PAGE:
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What is Marginal Standing Facility?

India Infoline News Service/ Mumbai 11:45 , Sep 21, 2013

Hiking MSF rate makes borrowing expensive for a bank which means loans become expensive for individual and corporate borrowers

Marginal Standing Facility (MSF) rate refers to the rate at which the scheduled banks can borrow funds overnight from RBI against government securities.


MSF is a very short term borrowing scheme for scheduled commercial banks. Banks may borrow funds through MSF during severe cash shortage or acute shortage of liquidity.


Banks often face liquidity shortfalls due to mismatch in their deposit and loan portfolios. These are usually very short term and banks can borrow from RBI for one day period by offering dated government securities.


MSF had been introduced by RBI to reduce volatility in the overnight lending rates in the inter-bank market and to enable smooth monetary transmission in the financial system. 


Under MSF, banks can borrow funds overnight up to 1% (100 basis points) of their net demand and time liabilities (NDTL) i.e. 1% of the aggregate deposits and other liabilities of the banks. NDTL liabilities represent a bank's deposits and borrowings from others.


In a move to stem the continuing fall of rupee, the RBI raised the MSF rate to 300 basis points (i.e. 3%) above the repo rate in July 2013. Thus, both rate of borrowing and percent of borrowing allowed under MSF can be varied by RBI.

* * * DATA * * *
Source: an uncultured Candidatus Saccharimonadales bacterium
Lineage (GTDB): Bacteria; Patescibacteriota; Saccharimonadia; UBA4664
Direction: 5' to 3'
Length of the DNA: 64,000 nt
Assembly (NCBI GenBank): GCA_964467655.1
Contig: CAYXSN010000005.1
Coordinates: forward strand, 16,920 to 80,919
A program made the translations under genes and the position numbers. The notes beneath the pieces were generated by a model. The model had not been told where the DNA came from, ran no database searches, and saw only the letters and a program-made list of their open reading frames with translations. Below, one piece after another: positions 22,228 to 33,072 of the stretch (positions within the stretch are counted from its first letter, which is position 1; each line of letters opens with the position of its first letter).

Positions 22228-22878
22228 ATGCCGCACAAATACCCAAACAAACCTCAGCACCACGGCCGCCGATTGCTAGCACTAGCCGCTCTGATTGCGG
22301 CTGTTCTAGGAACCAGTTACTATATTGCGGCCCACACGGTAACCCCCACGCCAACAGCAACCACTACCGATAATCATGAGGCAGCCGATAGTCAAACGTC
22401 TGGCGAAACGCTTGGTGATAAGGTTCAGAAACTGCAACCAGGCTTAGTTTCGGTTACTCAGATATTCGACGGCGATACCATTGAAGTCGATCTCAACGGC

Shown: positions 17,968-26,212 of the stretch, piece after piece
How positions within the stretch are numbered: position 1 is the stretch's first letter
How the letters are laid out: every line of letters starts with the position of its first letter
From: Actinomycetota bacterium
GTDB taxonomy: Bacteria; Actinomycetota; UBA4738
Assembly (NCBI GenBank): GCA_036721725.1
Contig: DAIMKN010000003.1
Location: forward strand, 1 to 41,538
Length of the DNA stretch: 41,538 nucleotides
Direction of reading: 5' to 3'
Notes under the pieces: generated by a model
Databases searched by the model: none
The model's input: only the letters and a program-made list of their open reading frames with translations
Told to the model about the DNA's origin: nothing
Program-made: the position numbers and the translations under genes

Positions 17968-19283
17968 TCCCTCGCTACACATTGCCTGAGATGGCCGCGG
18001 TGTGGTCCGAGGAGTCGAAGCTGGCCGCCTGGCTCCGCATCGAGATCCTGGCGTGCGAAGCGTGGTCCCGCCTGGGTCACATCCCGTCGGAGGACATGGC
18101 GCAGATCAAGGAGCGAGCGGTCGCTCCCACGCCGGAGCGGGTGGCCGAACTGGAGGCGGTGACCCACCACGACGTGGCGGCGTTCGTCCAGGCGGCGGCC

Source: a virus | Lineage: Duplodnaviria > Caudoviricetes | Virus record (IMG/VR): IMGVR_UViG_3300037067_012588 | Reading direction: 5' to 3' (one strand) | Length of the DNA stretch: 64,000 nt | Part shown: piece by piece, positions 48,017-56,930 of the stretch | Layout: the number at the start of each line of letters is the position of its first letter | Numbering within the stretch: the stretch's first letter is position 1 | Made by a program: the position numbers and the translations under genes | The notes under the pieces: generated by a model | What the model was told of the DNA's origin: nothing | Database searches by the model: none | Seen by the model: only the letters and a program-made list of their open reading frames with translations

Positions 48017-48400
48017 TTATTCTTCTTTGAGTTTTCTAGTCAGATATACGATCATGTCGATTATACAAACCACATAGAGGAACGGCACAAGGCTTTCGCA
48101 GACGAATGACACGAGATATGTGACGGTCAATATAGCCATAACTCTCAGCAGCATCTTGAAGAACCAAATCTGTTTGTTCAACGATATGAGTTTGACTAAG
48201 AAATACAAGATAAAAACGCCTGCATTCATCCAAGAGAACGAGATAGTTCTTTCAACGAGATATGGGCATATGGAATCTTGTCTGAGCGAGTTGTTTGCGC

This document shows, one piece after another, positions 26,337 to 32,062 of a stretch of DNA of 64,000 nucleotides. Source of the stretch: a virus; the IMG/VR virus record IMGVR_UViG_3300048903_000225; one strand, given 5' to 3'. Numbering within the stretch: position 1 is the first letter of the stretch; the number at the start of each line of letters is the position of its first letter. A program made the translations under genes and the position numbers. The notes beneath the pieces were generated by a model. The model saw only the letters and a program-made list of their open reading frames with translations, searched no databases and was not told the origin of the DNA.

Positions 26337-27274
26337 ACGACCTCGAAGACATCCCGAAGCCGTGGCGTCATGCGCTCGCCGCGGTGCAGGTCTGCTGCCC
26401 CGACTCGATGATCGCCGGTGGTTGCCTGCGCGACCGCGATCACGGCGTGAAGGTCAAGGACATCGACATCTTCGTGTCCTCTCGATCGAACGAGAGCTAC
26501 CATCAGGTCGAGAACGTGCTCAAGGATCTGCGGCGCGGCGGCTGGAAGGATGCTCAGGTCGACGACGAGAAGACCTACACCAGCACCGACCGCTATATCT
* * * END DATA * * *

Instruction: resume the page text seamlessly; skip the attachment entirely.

Introduction of MSF

  • The RBI had introduced the marginal standing facility (MSF) in its Monetary Policy (2011-12).
  • MSF came into effect on from May 9, 2011. 
  • Banks used the facility for the first time in June 2011 and borrowed Rs.1 billion via the MSF.

Does a hike in MSF rate affect us?

  • Hiking MSF rate makes borrowing expensive for a bank which means loans become expensive for individual and corporate borrowers and this in turn translates to lesser availability of the rupee. RBI uses MSF and other measures to control money supply in the financial system.
  • MSF rate hike is being done to control excess availability of the rupee and to control its depreciation with respect to the dollar.

Borrowing under MSF

  • Banks can borrow through MSF on all working days except Saturdays, between 3:30pm and 4:30pm in Mumbai where RBI has its headquarters.
  • The minimum amount which can be accessed through MSF is Rs. 1 crore and in multiples of Rs. 1 crore.
  • The application for the facility can be submitted electronically also by the eligible scheduled commercial banks.

 



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